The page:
Thursday, March 25, 2010

Disabled vet, who was burn pit victim, dies of cancer


More than 500 veterans of the Iraq and Afghanistan conflicts have reported illnesses that they blame on the open-pit burning of toxic waste by the military and defense contractors. The numbers were compiled by Disabled American Veterans, a national nonprofit supporting former soldiers, that received the reports over a 17-month period.

The military and contractors like former Halliburton subsidiary KBR have dumped “hundreds of tons of refuse into giant open-air trenches, doused the piles with fuel, and left them to burn,” according to Mother Jones. “The trash includes plastic, metal, asbestos, batteries, tires, unexploded ordnance, medical waste, even entire trucks.”

One such victim was 31-year-old Staff Sergeant Danielle Nienajadlo (pictured), who died on Saturday, March 20. Nienajadlo deployed to Iraq in excellent shape, but became terribly ill in just a matter of weeks after breathing fumes from a pit at Balad Air Base. She began experiencing prolonged headaches, bruises all over her body, an open sore on her back that wouldn’t heal, vomiting and weight loss. After being sent to Walter Reed Army Medical Center, Nienajadlo was diagnosed with acute myelogenous leukemia. She died at the University of Washington cancer center.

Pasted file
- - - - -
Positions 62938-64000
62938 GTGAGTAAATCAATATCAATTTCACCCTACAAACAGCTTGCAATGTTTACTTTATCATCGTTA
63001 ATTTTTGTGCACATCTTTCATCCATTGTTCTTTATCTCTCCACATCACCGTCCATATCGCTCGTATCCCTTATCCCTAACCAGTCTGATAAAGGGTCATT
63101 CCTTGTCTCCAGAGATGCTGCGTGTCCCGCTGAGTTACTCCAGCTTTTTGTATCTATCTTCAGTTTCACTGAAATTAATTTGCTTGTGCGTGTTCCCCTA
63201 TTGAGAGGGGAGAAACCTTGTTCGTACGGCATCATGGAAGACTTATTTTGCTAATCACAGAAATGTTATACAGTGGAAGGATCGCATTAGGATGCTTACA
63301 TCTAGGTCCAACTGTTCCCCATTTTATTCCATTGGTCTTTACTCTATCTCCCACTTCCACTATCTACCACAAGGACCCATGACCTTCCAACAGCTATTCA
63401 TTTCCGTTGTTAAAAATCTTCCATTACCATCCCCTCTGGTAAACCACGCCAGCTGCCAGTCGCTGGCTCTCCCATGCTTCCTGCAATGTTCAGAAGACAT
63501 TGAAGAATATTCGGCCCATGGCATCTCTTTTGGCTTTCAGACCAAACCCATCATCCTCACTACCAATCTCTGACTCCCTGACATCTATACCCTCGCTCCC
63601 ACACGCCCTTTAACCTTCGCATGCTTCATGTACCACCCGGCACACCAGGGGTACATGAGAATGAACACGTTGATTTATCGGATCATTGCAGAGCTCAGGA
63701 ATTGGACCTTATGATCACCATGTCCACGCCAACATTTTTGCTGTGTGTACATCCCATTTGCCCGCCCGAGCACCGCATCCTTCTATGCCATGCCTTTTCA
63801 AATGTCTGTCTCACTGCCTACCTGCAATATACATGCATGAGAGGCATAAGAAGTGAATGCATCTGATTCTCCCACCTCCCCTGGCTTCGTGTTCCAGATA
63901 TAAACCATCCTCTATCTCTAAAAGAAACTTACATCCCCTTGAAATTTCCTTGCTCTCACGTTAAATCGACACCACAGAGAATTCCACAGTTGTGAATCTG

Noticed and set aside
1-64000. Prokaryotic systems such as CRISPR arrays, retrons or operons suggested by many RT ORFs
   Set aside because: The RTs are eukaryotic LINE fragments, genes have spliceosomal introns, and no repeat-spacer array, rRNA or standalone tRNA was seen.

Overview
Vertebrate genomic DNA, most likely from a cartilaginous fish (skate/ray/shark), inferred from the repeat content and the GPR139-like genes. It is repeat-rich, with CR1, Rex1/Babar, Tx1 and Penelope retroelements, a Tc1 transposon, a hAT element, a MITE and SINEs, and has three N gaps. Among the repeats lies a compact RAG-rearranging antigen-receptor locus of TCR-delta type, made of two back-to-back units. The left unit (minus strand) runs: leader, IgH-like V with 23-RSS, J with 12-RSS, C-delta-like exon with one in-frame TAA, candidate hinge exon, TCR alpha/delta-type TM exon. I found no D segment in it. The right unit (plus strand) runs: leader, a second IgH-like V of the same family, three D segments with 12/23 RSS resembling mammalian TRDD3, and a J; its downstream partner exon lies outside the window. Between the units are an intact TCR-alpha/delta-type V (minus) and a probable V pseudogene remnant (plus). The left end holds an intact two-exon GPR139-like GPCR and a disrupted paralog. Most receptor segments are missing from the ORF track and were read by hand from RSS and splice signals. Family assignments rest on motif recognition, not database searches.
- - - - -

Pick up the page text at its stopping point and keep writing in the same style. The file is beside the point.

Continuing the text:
Veterans groups are calling for the Department of Veterans Affairs to take cases like Nienajadlo’s seriously and not delay as it did with soldiers returning home from Vietnam. “We don’t want another Agent Orange,” says John Wilson, assistant national legislative director for Disabled American Veterans. “Silence does not do any good.”

Multiple class-action lawsuits have been filed by veterans against Halliburton and KBR over their open-pit burning of garbage in Iraq and Afghanistan.